Wanless Report: Unequivocal endorsement of telecare

The King’s Fund review of social care in England, Securing Good Care for Older People, led by Sir Derek Wanless, referred to in the White Paper Our Health, Our Care, Our say, was published today. TV, press and radio are giving most attention to the report’s recommendations on funding care but, importantly, it also gives an unequivocal endorsement of the need to include telecare in mainstream care services. The first recommendation in the Services and Service Re-configuration section says:

Docobo project at Barnsley

Forty chronic heart failure patients in Barnsley are using Docobo’s doc@HOME remote monitoring telehealth service, answering health and quality of life questions, and taking physiological measurements. Adrian Flowerday, MD of Docobo commented: “The team at Barnsley are one of the first in the UK to equip a significant number of patients with telehealth, and their careful and practical approach to the project is both innovative and bold.”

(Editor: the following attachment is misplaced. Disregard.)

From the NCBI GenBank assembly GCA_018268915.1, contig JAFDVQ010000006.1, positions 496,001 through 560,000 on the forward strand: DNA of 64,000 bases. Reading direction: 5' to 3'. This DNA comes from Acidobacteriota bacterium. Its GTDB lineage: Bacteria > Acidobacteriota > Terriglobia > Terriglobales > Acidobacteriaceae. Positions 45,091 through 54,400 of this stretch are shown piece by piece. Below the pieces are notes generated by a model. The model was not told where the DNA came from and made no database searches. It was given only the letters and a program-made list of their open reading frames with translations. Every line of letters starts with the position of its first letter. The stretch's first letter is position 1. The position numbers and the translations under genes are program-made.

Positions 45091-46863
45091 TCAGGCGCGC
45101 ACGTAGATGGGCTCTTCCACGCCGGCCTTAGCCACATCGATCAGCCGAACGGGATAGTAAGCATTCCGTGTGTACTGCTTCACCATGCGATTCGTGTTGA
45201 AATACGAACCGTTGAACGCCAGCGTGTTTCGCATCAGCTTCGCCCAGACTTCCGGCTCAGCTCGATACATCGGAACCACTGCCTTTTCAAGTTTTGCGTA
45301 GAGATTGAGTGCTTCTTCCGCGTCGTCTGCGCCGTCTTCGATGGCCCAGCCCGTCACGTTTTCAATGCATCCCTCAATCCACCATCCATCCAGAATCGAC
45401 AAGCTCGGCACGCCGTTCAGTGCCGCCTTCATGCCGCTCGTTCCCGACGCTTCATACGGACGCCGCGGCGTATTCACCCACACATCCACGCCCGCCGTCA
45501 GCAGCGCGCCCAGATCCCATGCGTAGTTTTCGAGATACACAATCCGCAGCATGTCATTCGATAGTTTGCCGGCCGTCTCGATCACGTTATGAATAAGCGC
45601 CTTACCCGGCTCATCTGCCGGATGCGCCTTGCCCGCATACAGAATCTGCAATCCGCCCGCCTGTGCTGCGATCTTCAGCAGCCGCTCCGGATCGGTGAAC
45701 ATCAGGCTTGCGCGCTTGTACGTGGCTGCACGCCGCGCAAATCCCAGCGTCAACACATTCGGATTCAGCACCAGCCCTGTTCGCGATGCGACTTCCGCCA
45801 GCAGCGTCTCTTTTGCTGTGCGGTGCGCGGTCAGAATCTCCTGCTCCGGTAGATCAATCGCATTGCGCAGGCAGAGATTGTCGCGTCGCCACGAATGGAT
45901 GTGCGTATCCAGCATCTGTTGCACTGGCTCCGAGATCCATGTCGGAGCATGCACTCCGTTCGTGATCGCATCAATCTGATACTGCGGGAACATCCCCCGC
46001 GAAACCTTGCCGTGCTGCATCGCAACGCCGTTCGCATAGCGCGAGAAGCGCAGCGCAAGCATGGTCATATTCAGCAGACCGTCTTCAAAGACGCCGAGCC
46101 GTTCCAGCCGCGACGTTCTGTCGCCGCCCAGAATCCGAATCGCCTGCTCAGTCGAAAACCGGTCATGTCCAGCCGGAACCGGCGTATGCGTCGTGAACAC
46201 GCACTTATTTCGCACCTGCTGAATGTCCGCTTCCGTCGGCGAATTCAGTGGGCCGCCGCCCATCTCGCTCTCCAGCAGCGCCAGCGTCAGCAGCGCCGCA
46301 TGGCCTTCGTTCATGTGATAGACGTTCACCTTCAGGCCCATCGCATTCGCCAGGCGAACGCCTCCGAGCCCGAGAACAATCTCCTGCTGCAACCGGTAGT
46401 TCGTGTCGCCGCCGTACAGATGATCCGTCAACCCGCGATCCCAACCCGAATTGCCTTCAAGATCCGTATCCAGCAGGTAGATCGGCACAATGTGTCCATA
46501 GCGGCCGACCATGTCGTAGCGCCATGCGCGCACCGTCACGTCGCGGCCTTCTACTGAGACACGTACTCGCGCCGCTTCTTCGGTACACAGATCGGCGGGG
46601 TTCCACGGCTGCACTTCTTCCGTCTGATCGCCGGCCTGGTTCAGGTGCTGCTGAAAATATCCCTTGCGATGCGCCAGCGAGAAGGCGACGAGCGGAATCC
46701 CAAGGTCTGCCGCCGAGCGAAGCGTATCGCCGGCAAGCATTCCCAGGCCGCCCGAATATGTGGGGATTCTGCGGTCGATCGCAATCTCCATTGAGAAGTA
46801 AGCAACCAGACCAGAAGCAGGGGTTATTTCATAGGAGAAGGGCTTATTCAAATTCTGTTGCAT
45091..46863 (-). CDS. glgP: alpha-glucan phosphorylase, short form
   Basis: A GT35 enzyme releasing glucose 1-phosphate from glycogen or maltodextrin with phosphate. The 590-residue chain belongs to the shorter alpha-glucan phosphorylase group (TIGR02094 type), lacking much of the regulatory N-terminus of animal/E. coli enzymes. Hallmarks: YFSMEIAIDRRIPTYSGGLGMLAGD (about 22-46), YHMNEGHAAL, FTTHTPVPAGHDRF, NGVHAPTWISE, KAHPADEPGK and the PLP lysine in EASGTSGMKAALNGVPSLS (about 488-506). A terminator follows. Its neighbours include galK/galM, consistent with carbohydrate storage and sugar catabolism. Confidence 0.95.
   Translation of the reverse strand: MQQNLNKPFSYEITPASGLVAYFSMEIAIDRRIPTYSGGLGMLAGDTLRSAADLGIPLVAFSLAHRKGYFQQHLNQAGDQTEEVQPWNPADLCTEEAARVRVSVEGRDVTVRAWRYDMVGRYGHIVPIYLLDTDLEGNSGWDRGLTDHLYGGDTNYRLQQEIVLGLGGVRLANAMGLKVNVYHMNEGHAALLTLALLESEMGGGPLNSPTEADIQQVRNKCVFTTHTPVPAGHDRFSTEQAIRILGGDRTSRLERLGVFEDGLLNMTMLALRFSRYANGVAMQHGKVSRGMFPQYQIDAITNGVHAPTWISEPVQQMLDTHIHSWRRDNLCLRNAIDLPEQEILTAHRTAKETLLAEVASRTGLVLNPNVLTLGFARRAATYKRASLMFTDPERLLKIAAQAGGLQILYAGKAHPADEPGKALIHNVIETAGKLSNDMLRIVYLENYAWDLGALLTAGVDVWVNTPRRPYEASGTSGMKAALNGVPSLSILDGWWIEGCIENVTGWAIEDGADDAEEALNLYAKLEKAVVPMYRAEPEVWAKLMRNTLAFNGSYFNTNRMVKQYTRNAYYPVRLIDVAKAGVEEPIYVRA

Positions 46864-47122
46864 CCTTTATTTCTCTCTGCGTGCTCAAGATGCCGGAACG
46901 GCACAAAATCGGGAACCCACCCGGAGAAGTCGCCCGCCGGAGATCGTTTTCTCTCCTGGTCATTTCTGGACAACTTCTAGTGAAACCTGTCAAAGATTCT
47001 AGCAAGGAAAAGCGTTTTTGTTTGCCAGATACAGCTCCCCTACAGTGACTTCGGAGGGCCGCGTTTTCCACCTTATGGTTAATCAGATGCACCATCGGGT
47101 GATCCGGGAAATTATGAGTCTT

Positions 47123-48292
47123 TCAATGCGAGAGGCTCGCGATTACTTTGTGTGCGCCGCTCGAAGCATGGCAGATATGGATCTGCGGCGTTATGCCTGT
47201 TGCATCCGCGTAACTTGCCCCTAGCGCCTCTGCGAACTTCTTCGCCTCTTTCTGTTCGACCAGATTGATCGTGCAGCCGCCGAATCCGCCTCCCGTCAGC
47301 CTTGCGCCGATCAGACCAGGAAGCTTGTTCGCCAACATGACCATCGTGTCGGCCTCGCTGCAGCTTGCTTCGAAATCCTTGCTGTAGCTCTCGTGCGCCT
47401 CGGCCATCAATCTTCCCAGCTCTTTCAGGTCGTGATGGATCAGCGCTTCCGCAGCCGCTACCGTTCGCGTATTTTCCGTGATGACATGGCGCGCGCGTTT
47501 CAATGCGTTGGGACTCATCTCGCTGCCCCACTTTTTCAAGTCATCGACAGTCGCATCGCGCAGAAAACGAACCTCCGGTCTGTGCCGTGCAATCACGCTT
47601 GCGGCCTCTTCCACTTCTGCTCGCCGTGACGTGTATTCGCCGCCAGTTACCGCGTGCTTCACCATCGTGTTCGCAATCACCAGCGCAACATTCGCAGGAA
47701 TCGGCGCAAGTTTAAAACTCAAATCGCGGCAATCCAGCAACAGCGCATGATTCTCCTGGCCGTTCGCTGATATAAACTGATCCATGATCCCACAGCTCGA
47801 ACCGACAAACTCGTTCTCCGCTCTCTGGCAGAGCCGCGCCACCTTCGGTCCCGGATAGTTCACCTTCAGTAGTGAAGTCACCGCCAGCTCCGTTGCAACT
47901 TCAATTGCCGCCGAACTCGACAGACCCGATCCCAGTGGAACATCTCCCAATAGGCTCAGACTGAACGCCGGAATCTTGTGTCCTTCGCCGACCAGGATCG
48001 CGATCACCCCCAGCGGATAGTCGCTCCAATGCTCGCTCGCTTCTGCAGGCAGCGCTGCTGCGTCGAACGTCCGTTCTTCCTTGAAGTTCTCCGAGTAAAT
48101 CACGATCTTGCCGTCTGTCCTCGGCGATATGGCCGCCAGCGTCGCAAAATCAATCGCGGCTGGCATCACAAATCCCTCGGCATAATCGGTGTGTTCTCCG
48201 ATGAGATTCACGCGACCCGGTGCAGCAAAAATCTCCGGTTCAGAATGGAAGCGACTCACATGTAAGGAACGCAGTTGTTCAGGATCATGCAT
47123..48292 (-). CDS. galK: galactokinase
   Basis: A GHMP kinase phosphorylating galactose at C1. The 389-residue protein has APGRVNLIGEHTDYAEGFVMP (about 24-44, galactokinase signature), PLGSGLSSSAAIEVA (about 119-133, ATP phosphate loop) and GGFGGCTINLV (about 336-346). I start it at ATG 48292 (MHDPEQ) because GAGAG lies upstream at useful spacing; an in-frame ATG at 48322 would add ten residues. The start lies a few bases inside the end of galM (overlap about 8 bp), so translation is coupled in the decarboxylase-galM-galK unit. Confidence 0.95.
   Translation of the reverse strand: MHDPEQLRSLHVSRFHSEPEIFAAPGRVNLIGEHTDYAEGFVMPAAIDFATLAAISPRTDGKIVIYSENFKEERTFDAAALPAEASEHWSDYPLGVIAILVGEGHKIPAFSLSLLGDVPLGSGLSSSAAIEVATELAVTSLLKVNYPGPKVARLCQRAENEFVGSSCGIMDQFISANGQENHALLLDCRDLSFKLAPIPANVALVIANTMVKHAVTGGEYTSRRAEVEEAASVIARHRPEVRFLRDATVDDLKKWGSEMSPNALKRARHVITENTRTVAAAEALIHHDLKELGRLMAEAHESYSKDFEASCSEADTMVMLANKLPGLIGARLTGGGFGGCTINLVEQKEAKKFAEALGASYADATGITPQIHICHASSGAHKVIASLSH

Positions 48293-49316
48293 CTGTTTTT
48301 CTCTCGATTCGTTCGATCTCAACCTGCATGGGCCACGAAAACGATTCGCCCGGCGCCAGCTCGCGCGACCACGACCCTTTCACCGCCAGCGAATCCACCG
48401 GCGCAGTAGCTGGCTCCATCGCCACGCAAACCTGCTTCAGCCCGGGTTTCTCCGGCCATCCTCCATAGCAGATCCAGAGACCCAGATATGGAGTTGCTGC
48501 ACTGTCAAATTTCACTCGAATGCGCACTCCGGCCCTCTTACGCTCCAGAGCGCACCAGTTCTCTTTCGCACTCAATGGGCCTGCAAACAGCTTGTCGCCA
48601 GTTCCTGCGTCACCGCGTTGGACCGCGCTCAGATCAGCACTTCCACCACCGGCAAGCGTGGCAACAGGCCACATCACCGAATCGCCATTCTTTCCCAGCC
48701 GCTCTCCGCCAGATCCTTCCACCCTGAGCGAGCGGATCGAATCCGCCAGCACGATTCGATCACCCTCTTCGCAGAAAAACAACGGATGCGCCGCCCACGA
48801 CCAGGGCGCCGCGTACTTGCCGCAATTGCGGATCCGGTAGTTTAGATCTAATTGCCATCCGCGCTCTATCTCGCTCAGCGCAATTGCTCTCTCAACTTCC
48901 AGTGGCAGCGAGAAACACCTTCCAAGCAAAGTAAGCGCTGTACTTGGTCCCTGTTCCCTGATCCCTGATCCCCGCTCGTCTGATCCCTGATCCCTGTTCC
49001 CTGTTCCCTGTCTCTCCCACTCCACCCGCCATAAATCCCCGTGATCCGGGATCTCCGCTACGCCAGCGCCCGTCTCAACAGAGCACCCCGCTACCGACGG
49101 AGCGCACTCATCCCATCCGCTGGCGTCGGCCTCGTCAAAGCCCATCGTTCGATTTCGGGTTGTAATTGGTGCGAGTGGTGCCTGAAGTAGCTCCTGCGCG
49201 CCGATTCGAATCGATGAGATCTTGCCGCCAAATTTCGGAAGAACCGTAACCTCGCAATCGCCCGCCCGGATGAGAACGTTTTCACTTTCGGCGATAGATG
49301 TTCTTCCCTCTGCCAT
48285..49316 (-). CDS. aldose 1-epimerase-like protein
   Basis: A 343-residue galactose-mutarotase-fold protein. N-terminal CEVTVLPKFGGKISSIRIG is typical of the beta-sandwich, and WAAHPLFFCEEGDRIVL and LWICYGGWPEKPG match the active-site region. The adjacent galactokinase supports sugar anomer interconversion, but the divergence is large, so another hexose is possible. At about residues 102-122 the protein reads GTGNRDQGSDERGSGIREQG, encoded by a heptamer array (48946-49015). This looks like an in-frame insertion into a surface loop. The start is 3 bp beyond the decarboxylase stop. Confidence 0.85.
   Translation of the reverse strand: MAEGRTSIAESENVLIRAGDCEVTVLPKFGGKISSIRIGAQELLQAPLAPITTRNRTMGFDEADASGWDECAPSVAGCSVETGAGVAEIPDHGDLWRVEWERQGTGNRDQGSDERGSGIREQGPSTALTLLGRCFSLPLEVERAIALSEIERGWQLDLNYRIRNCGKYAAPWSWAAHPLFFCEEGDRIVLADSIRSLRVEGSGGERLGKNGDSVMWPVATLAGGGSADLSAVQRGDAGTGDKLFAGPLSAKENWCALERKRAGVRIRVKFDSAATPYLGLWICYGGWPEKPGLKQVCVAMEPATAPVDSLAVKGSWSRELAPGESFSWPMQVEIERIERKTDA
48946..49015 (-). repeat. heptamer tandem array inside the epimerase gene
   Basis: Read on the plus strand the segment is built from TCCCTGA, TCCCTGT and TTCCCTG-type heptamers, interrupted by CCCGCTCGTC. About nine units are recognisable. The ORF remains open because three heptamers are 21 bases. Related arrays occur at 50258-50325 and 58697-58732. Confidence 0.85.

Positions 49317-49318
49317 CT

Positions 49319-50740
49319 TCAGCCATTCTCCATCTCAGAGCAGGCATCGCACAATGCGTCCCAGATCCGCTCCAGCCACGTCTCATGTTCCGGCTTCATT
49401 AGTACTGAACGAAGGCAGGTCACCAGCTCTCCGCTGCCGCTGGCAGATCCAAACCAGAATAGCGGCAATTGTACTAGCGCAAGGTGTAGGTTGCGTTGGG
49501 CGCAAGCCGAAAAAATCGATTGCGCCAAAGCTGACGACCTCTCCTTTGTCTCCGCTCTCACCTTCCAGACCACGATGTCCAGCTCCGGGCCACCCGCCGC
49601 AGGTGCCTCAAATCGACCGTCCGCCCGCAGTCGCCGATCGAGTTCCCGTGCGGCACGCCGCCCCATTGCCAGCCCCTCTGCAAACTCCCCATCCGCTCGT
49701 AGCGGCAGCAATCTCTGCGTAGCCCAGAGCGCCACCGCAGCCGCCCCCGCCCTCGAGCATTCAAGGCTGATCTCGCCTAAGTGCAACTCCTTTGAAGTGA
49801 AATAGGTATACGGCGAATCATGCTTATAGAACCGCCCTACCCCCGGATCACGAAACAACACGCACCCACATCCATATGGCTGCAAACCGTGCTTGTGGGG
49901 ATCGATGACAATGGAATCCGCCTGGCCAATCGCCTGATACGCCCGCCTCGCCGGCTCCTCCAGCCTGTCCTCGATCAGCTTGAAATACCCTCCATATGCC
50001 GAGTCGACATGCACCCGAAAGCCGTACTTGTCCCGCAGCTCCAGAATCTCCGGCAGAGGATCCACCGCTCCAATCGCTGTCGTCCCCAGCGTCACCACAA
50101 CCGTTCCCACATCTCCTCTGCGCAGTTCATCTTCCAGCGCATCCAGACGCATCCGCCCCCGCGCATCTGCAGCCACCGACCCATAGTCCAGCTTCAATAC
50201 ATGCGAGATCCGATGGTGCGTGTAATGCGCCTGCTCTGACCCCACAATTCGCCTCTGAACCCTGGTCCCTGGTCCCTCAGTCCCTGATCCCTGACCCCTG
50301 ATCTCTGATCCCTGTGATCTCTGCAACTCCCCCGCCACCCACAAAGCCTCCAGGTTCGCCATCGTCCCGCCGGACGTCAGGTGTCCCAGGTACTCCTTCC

End-of-life financial burdens for families

This article starts with interesting statistics on the public’s response to a BBC programme on long-term care costs. More evidence that under the divisive English system (which the White Paper failed to tackle), service users and carers play piggy-in-the-middle between health and social care services, to their cost.

Residential home telehealth kiosks (US)

Residents at Beverwyck assisted-living home in Albany get weekly checkups at an electronic kiosk in the lobby. “I want to make sure I’m alive every morning,” jokes 87-year-old Thomas DiFrancesco…Though there is little hard data tracking its growth, there is mounting evidence that more people are using telemedicine. The number of companies manufacturing home telecare devices in the last three years has tripled to 15, and the Veterans Administration plans to double the number of patients it puts on home telecare to 20,000 during the next year…